Figure 4: Pedigree of Patient BHU/17/28. (a) Picture of SCA3 patient, ID- BHU/17/28, (b) Pedigree of patient BHU/17/28, (c) Multiple sequence alignment was done to determine single base exchange of A > G. (d) Chromatogram demonstrates single nucleotide change at g. 35587A > G in Exon 10, which changes the nucleotide from adenine to guanine (A35587G), (e) MUTATIONTASTER result showing polymorphic site as disease causing. (f) Wild type gDNA sequence compared to altered gDNA sequence, in this sequence A altered to G

Click here to view



  Discussion Top


MJD, the most common dominantly inherited ataxia in the world, is triggered by an expansion of polyQ in the DUB enzyme ataxin-3. The polyQ repeat expansion is thought to give the various polyQ-encoding proteins a toxic gain-of-function, potentially supporting their misfolding and aggregation, but the accurate mechanism of disease pathogenesis remains unknown. The ATXN3 gene offers directions for the production of an enzyme called ataxin3, which is found in cells throughout the body. Ataxin3 is engaged in a mechanism called the ubiquitinproteasome system, which destroys surplus and damaged proteins and gets rid of them. The molecule ubiquitin attaches (binds) to unneeded proteins and marks them within cells to be broken down (degraded). Ataxin3 removes (cleaves) the ubiquitin from these unwanted proteins just before it is degraded to allow the ubiquitin to be reused. Ataxin3 is known as a DUB enzyme because of its function in slicing ubiquitin from proteins.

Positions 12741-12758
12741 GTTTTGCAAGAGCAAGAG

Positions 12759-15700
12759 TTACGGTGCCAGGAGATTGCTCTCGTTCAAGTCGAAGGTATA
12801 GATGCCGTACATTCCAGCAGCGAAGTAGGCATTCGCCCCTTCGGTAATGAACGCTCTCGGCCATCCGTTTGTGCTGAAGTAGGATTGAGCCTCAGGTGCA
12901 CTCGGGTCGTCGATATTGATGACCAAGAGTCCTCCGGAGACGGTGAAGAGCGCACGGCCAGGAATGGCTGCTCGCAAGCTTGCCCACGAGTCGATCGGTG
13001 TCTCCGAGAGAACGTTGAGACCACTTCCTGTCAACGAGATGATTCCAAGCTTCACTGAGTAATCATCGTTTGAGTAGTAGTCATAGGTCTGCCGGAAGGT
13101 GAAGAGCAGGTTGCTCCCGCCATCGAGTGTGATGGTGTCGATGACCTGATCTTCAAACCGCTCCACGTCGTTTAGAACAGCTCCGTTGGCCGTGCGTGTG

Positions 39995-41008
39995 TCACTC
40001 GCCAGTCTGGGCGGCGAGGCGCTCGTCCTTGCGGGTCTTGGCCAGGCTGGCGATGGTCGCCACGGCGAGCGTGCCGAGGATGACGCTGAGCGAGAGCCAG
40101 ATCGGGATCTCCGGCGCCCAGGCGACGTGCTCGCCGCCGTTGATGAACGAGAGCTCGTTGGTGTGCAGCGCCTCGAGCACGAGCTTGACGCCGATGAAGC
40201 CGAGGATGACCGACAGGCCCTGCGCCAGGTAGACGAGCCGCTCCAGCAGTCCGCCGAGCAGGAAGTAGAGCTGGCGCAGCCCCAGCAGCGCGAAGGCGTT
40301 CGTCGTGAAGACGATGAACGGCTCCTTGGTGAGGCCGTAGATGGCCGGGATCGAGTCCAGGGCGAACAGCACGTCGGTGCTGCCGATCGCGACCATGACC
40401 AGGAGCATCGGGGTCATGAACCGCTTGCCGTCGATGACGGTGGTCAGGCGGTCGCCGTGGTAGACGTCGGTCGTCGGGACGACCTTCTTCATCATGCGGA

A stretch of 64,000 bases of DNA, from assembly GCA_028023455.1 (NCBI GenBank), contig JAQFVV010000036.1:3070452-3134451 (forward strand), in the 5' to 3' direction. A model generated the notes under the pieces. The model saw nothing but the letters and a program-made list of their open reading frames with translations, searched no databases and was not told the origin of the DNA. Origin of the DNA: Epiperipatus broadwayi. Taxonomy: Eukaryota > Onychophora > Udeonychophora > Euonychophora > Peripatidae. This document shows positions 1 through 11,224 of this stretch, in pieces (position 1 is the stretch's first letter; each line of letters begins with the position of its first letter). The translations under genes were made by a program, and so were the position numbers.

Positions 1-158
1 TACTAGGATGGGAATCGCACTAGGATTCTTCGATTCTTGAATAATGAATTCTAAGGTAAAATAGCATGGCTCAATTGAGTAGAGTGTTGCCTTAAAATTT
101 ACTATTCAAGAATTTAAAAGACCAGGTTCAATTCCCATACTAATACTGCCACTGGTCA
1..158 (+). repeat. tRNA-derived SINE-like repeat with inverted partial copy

We observed polymorphism in three patients of SCA3 and those polymorphism and intronic changes are depicted in [Table 2] and [Figure 5]. SCA3 is a polyglutamine neurodegenerative disorder. Normal alleles range from 11 to 44 repeats of CAG, while pathogenic expansions range from 61 to 87 CAGs. A range of clinical features can be found in subjects carrying ≥52 CAG units. This has led us to speculate on the existence of common features in Ataxia type 1 disorder. While well characterized at the molecular level, the encoded protein function is not currently known.